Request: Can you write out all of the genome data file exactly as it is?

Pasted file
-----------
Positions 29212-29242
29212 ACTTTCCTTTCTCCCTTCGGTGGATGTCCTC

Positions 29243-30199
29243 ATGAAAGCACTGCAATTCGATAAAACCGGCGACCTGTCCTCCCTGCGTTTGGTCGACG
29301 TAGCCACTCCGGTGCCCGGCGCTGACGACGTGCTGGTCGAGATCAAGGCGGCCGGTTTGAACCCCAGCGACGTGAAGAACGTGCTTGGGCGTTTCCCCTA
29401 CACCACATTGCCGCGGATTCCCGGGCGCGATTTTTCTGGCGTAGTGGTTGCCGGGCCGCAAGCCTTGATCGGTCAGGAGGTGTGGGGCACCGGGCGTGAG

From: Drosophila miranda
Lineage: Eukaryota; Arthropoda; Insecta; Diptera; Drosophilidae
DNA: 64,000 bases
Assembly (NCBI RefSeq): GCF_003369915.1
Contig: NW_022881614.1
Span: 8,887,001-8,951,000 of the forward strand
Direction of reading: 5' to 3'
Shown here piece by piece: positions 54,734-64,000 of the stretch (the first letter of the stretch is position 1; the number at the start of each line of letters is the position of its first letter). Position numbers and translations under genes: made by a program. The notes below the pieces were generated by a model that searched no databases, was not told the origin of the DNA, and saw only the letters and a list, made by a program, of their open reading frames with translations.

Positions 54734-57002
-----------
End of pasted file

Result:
Positions 29212-29242
29212 ACTTTCCTTTCTCCCTTCGGTGGATGTCCTC

Positions 29243-30199
29243 ATGAAAGCACTGCAATTCGATAAAACCGGCGACCTGTCCTCCCTGCGTTTGGTCGACG
29301 TAGCCACTCCGGTGCCCGGCGCTGACGACGTGCTGGTCGAGATCAAGGCGGCCGGTTTGAACCCCAGCGACGTGAAGAACGTGCTTGGGCGTTTCCCCTA
29401 CACCACATTGCCGCGGATTCCCGGGCGCGATTTTTCTGGCGTAGTGGTTGCCGGGCCGCAAGCCTTGATCGGTCAGGAGGTGTGGGGCACCGGGCGTGAG

From: Drosophila miranda
Lineage: Eukaryota; Arthropoda; Insecta; Diptera; Drosophilidae
DNA: 64,000 bases
Assembly (NCBI RefSeq): GCF_003369915.1
Contig: NW_022881614.1
Span: 8,887,001-8,951,000 of the forward strand
Direction of reading: 5' to 3'
Shown here piece by piece: positions 54,734-64,000 of the stretch (the first letter of the stretch is position 1; the number at the start of each line of letters is the position of its first letter). Position numbers and translations under genes: made by a program. The notes below the pieces were generated by a model that searched no databases, was not told the origin of the DNA, and saw only the letters and a list, made by a program, of their open reading frames with translations.

Positions 54734-57002